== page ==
Denote by $ZF^\times$ the theory of $ZF$ without the axiom of infinity. We know that $V_\omega$, the set of all hereditarily finite sets in a model of $ZF$, is a model of $ZF^\times$.

We further know that $\newcommand{Ord}{\operatorname{Ord}}\Ord^{V_\omega}=\omega$. Consider the following formula: $$\varphi(x,y)=(x \text{ is an ordinal})\land (y\text{ is an ordinal})\land \Big((x\neq0\land x\in y)\lor y=0\Big)$$

It is not hard to see that the class $\{\langle x,y\rangle\mid \varphi(x,y)\}$ is a well-ordering of order type $\omega+1$. Similarly we can define $\omega+2$, even $\omega+\omega$. We can go even further, much further.

However, we can obviously go so far, there are only countably many formulas and countably many parameters so there can only be countably many order types definable.


  1. What is the least ordinal not definable in $V_\omega$ from $ZF^\times$?

  2. We can push this question into $NBG^\times$, defined as $ZF^\times$. Now we can quantify over classes, surely we can push this even higher?

Vaguely related:

  • 1
    $\begingroup$ Vague heuristic idea: $ZF^\times$ is very nearly the same thing as $PA$, so this really ought to be the smallest ordinal not definable in $PA$, which I think (?) is $\omega_1^{CK}$. $\endgroup$ Commented May 8, 2012 at 20:26
  • $\begingroup$ @Chris: I am not sure it has to be the same ordinal but I think it would have to be at least that. $\endgroup$
    – Asaf Karagila
    Commented May 8, 2012 at 21:19
  • $\begingroup$ I'm not 100% sure about that, but [descriptive-set-theory] seems to make some sense here, perhaps [computability] instead? I'd be glad if someone would take the necessary action if needed. $\endgroup$
    – Asaf Karagila
    Commented May 10, 2012 at 23:09
  • 2
    $\begingroup$ Every definable well ordering over $V_{\omega}$ is isomorphic to an arithmetical well ordering of natural numbers. So it must be below $\omega_1^{CK}$. But every recursive well ordering of natural numbers is definable in $V_{\omega}$. So you are right. $\endgroup$
    – 喻 良
    Commented May 11, 2012 at 2:12
  • $\begingroup$ @Liang: So the answer to the first question is indeed $\omega_1^{CK}$? $\endgroup$
    – Asaf Karagila
    Commented May 11, 2012 at 4:36

1 Answer 1


To move this off the unanswered queue (actually user 喻良 already posted the correct answer but it was deleted as a link-only answer; also, it only addressed the first question):

The answer is indeed $\omega_1^{CK}$, the least noncomputable ordinal. To see this it's convenient to switch from $V_\omega$ to $\mathbb{N}$; they are bi-interpretable (via e.g. the Ackermann interpretation), so we can basically always switch from one to the other.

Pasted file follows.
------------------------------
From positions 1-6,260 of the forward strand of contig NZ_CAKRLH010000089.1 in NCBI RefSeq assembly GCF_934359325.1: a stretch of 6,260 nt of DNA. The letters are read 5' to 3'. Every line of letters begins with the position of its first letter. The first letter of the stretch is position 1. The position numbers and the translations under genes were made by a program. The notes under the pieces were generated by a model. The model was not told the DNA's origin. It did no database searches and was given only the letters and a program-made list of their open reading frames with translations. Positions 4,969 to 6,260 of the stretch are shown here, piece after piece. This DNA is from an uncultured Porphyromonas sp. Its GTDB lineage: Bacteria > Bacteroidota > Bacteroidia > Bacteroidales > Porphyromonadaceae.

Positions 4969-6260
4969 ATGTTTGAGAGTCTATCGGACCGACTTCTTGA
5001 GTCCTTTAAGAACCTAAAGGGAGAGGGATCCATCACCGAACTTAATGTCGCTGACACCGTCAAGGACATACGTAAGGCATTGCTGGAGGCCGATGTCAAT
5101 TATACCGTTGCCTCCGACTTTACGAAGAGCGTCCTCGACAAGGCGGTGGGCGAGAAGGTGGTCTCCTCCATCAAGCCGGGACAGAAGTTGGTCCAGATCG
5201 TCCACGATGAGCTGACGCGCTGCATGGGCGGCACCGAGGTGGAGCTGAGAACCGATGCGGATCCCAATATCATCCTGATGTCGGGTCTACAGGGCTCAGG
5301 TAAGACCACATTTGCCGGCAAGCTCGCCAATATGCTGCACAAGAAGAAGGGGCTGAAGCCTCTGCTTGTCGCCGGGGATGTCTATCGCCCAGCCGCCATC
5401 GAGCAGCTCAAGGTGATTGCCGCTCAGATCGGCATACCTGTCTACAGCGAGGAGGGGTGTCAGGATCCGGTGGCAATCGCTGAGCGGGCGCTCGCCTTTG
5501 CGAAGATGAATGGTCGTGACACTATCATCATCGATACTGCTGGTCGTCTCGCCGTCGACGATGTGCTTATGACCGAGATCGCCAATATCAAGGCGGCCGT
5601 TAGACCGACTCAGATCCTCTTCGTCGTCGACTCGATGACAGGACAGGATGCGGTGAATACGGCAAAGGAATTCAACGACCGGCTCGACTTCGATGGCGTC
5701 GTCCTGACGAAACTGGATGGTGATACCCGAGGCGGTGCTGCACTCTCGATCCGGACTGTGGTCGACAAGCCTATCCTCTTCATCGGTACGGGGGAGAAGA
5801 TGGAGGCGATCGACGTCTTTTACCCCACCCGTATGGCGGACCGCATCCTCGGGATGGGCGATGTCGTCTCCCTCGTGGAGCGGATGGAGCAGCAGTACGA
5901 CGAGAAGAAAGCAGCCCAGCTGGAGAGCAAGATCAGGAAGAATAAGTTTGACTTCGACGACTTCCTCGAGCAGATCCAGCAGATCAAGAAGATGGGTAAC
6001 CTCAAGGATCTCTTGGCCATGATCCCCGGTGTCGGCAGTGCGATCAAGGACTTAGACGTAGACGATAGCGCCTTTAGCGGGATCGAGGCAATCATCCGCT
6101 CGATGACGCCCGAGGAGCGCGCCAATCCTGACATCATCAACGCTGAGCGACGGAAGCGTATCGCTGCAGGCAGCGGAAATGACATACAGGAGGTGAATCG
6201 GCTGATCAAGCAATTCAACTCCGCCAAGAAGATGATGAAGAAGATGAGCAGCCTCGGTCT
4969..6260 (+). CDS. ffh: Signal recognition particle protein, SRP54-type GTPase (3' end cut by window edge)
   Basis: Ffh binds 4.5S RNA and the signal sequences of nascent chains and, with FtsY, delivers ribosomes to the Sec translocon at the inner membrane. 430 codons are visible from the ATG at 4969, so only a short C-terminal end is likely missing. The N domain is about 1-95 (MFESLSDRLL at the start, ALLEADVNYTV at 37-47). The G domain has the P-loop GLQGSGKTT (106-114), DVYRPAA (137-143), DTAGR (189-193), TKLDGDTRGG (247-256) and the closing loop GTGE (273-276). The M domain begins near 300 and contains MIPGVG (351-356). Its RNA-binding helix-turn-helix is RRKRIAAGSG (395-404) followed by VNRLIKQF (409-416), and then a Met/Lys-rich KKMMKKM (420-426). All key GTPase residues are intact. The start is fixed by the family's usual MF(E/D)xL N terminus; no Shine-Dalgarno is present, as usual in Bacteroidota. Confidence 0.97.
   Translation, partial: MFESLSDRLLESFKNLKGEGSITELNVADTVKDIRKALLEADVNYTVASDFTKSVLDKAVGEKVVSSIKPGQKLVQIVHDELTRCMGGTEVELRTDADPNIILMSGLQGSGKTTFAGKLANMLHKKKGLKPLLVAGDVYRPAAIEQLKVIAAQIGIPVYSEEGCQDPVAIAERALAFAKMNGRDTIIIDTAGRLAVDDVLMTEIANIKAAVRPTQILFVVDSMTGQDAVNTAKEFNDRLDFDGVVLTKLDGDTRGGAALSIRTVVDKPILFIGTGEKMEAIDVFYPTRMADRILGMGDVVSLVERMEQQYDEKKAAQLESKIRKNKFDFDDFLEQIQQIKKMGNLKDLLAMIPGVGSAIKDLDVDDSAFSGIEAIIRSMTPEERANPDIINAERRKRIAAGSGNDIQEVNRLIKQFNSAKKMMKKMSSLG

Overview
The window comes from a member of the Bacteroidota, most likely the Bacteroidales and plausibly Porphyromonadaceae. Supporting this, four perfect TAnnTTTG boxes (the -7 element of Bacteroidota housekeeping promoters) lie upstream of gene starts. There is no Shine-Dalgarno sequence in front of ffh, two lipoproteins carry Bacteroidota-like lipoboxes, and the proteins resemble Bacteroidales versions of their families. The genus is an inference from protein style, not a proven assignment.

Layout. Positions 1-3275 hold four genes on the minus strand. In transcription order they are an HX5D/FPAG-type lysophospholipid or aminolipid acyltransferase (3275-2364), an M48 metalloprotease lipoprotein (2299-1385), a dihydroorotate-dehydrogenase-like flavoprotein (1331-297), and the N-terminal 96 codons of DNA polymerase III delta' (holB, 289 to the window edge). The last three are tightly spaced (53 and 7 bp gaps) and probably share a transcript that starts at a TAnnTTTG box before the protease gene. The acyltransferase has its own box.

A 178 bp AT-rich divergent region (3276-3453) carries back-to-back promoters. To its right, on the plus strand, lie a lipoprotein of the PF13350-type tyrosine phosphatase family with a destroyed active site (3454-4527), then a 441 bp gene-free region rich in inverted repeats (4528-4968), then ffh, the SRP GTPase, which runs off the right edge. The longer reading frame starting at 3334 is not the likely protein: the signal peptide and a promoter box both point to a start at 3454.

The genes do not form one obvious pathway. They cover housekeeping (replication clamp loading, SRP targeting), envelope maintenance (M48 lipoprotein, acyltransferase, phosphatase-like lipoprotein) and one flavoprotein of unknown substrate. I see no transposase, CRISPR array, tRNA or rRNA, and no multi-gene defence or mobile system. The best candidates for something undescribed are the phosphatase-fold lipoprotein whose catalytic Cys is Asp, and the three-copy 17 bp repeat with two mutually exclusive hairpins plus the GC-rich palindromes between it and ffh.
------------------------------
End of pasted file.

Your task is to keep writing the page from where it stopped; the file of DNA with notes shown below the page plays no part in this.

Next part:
By definition, $\omega_1^{CK}$ is the smallest ordinal with no computable copy - that is, the least ordinal $\alpha$ such that there is no computable relation $R$ on $\omega$ such that $R$ defines a well-ordering of $\omega$ of type $\alpha$. Since computable = $\Delta^0_1$, every ordinal with a computable copy in fact has a definable copy. So your ordinal is $\ge\omega_1^{CK}$. But in fact $\omega_1^{CK}$ is gigantic: it is also the smallest ordinal with no hyperarithmetical copy. This is a theorem due to Spector - see Corollary $5.6$ of chapter $1$ of Sacks' book. Since $\mathbb{N}$-definable = arithmetical $\subsetneq$ hyperarithmetical, this shows that your ordinal is $\le\omega_1^{CK}$.

What about bringing classes into the picture? Well, by implementing the $L$-construction in the setting of second-order arithmetic (see the last section of Simpson's reverse math book) this gets us all the reals in $L_\alpha$ for $\alpha$ the smallest "gap ordinal," that is, the smallest $\alpha$ such that $L_{\alpha+1}\cap\mathbb{R}=L_\alpha\cap\mathbb{R}$. This ordinal is absolutely gigantic, certainly vastly bigger than $\omega_1^{CK}$. So yes, things increase at that point.

That's such a big jump that it feels a bit rude. A gentler hike up the countable ordinals goes through looking at the smallest ordinal with no copy definable over $L_\alpha$ for appropriate $\alpha$. This is always at most the next admissibile above $\alpha$, and can be strictly smaller - indeed it usually is, in the sense that this inequality is strict on a club. This is proved similarly to here. One important issue to keep in mind is that, contra the $\omega$-setting, "definable over definable $\not=$ definable" for ordinals over general admissible sets. The robustness of $\omega_1^{CK}$ is rather special.

Incidentally, there's a good "atlas" of countable ordinals here.


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